UIC News: UIC authors at Printers Row Lit Fest this weekend
Cris Mazza, author and UIC English professor, is not only a featured speaker at the Chicago Tribune Printers Row Lit Fest — she's also a big fan of the festival.
"Since it casts a wider net than other festivals and conferences I attend, it strengthens a sense of community, with other writers as well as readers," says Cris Mazza, profiled in a May 16 Tribune preview of the fest as one of "five authors to watch."
About 150,000 literary enthusiasts crowded the South Loop this weekend for the 30th annual festival around Polk and Dearborn Streets.
Barbara Ransby, professor of African-American studies, history, and gender and women’s studies; Luis Alberto Urrea, professor of English and LAS distinguished professor; and John D'Emilio, professor of gender and women's studies and history were among the authors who spoke during the fest. Mazza, director of the Program for Writers, says she likes the event for its singular focus on books, rather than some blend with film, art or stage performance.
"The early summer weather, being outdoors yet in a thriving city, it seems an atmosphere of great optimism," she says.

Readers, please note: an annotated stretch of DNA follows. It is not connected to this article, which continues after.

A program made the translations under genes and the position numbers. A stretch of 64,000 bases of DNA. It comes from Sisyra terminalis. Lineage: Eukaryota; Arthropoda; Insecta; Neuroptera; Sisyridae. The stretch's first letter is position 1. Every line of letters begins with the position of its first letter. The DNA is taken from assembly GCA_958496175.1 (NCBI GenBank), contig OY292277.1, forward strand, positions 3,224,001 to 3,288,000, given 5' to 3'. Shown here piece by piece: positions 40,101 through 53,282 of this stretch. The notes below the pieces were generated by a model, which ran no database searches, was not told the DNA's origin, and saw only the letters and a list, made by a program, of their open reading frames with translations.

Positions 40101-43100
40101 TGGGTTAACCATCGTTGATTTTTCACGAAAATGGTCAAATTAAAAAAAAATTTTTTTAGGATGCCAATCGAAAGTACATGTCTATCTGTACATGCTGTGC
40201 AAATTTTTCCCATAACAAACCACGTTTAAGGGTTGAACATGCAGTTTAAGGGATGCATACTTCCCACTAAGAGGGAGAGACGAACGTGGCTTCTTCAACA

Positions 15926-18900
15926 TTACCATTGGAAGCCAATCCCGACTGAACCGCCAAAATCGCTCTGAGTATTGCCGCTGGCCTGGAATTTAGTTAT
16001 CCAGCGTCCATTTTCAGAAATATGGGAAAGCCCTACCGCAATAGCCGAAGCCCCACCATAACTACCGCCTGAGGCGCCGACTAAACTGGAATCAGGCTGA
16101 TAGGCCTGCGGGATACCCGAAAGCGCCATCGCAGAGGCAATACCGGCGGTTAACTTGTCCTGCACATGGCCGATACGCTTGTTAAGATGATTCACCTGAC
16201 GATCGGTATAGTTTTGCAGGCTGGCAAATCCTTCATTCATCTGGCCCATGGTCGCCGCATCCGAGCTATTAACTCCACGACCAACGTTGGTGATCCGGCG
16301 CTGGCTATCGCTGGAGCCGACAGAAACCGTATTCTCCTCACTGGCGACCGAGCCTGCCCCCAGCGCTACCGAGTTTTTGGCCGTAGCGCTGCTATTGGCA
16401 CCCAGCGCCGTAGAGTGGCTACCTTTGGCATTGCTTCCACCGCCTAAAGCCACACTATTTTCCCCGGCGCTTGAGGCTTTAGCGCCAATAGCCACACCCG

Mazza is the critically acclaimed author of more than a dozen novels and collections of short fiction. Her first novel, How to Leave a Country (Coffee House Press), won the PEN/Nelson Algren Award for book-length fiction.
Her latest book is Something Wrong with Her: A Real-Time Memoir. She spoke alongside Kristin Samuelson, RedEye newspaper managing editor.
Ransby was the featured author in conversation with DePaul University’s Amina Gautier.
Eslanda: The Large and Unconventional Life of Mrs. Paul Robeson (Yale University Press) is the most recent book by Ransby, who directs UIC's Social Justice Initiative. She authored an award-winning biography of Ella Baker and is editor of Souls, a journal of black politics and culture.
Urrea moderated a conversation with Cristina Henriquez, author of The Book of Unknown Americans, and best-selling author Luanne Rice.
Urrea, a 2005 Pulitzer Prize finalist for nonfiction, is the award-winning author of 15 books, including The Devil's Highway, The Hummingbird's Daughter, Into the Beautiful North and Queen of America. A 10th anniversary edition of the best-selling The Devil’s Highway (Hachette Book Group) is scheduled for release next year.
D'Emilio discussed the collection of essays found in his latest book, In a New Century: Essays on Queer History, Politics and Community Life (University of Wisconsin Press), with University of Chicago’s Geoffrey Stone.
Source: UIC News' Brian Flood